Breaking News
Comments
Newest First | Oldest First | Threaded View
LennyP
User Rank
Author
re: Bacterial radio
LennyP   5/5/2011 9:44:08 PM
NO RATINGS
Interesting. When you tie this into other research which shows, for example, that our gut bacteria may control parts of our immune system and influence our brains it gets down right to who/what are we really and how separate an entity are we from each other? Can the bacteria on and in each of us communicate with bacteria on and in others of us? http://www.sciencedaily.com/releases/2011/02/110201083928.htm http://www.medmicro.wisc.edu/graduate/courses/900/archive/2005/pdf/Mazmanian11182005.pdf

brightfiber
User Rank
Author
re: Bacterial radio
brightfiber   5/3/2011 9:27:39 PM
NO RATINGS
Looking backward, can anyone name a physical phenomenon that Nature has not employed in an organism...electric eels, radar bats, sonar dolphins, magnetic or celestial navigating whales or birds, chemical warfare spewing bread molds, humans walking around with organic computers and integrated heads-up displays. The real question is are bacterial FM or AM...

Silicon_Smith
User Rank
Author
re: Bacterial radio
Silicon_Smith   4/30/2011 8:13:06 PM
NO RATINGS
With human nerves using small currents to function, of course, we must have some sort of electromagnetic signatures. Ahh.. Bio-electronics is so fascinating..

Sheetal.Pandey
User Rank
Author
re: Bacterial radio
Sheetal.Pandey   4/30/2011 7:23:06 PM
NO RATINGS
so do we have bacterial radios??

FloatingNode
User Rank
Author
re: Bacterial radio
FloatingNode   4/28/2011 3:44:25 PM
NO RATINGS
There is nothing especially new about this hypothesis, except that it's now coming from a university researcher here in the US. If you search using keywords like "DNA biocomputer" or "microtubules waveguides" or "biophotons" you can read articles as interesting as these two, both dating from many years ago. Related to this, I found "The Rainbow and the Worm" to be a useful book about coherence in nature. http://www.laserponcture.net/anglais/gariaev.pdf http://www.maik.ru/full/lasphys/96/6/lasphys6_96p1211full.pdf http://www.i-sis.org.uk/rnbwwrm.php

wilber_xbox
User Rank
Author
re: Bacterial radio
wilber_xbox   4/26/2011 5:41:48 PM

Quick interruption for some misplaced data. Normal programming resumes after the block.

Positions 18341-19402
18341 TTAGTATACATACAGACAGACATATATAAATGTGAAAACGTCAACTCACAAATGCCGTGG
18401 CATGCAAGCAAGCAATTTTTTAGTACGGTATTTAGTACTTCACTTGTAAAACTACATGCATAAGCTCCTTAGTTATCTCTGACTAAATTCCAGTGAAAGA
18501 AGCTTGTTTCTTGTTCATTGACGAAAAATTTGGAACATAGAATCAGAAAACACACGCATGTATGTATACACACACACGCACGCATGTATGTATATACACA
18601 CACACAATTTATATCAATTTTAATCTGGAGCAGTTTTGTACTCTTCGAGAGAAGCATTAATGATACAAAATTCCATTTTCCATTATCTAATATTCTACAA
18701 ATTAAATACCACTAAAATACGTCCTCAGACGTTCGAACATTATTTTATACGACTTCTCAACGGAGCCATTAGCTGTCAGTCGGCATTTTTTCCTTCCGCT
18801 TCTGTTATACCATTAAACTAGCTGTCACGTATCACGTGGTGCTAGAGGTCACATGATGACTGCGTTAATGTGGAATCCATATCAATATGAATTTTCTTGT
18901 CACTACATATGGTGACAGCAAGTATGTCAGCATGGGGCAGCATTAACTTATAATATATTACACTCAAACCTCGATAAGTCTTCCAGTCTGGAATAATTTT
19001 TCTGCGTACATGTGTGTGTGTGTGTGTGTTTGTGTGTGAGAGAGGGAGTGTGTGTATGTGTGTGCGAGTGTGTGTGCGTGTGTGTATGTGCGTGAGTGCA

NO RATINGS
good news for humans then. We can also use ourselves as radio wave source to communicate with each other [pun intended]. Hopefully we get rid of the pain to learn different languages.

Brad Pierce
User Rank
Author
Bacterial radio
Brad Pierce   4/26/2011 6:43:49 AM
NO RATINGS
"Theoretical physicists have proposed an explanation for how bacteria might transmit electromagnetic signals: Chromosomes could act like antennae, with electrons traveling gene circuits to produce species-specific wavelengths. "It’s just a hypothesis, and the notion that bacteria can generate radio waves is controversial. But according to Northeastern University physicist Allan Widom, calculations based on the properties of DNA and electrons square with what’s been measured." http://www.wired.com/wiredscience/2011/04/bacterial-radio/



Datasheets.com Parts Search

185 million searchable parts
(please enter a part number or hit search to begin)
Radio
NEXT UPCOMING BROADCAST

What are the engineering and design challenges in creating successful IoT devices? These devices are usually small, resource-constrained electronics designed to sense, collect, send, and/or interpret data. Some of the devices need to be smart enough to act upon data in real time, 24/7. Are the design challenges the same as with embedded systems, but with a little developer- and IT-skills added in? What do engineers need to know? Rick Merritt talks with two experts about the tools and best options for designing IoT devices in 2016. Specifically the guests will discuss sensors, security, and lessons from IoT deployments.
Like Us on Facebook
Special Video Section
The quality and reliability of Mill-Max's two-piece ...
01:34
The quality and reliability of Mill-Max's two-piece ...
LED lighting is an important feature in today’s and future ...
05:27
The LT8602 has two high voltage buck regulators with an ...
05:18
Silego Technology’s highly versatile Mixed-signal GreenPAK ...
The quality and reliability of Mill-Max's two-piece ...
01:34
Why the multicopter? It has every thing in it. 58 of ...
Security is important in all parts of the IoT chain, ...
Infineon explains their philosophy and why the multicopter ...
The LTC4282 Hot SwapTM controller allows a board to be ...
This video highlights the Zynq® UltraScale+™ MPSoC, and sho...
Homeowners may soon be able to store the energy generated ...
The LTC®6363 is a low power, low noise, fully differential ...
See the Virtex® UltraScale+™ FPGA with 32.75G backplane ...
Vincent Ching, applications engineer at Avago Technologies, ...
The LT®6375 is a unity-gain difference amplifier which ...
The LTC®4015 is a complete synchronous buck controller/ ...
10:35
The LTC®2983 measures a wide variety of temperature sensors ...
The LTC®3886 is a dual PolyPhase DC/DC synchronous ...
The LTC®2348-18 is an 18-bit, low noise 8-channel ...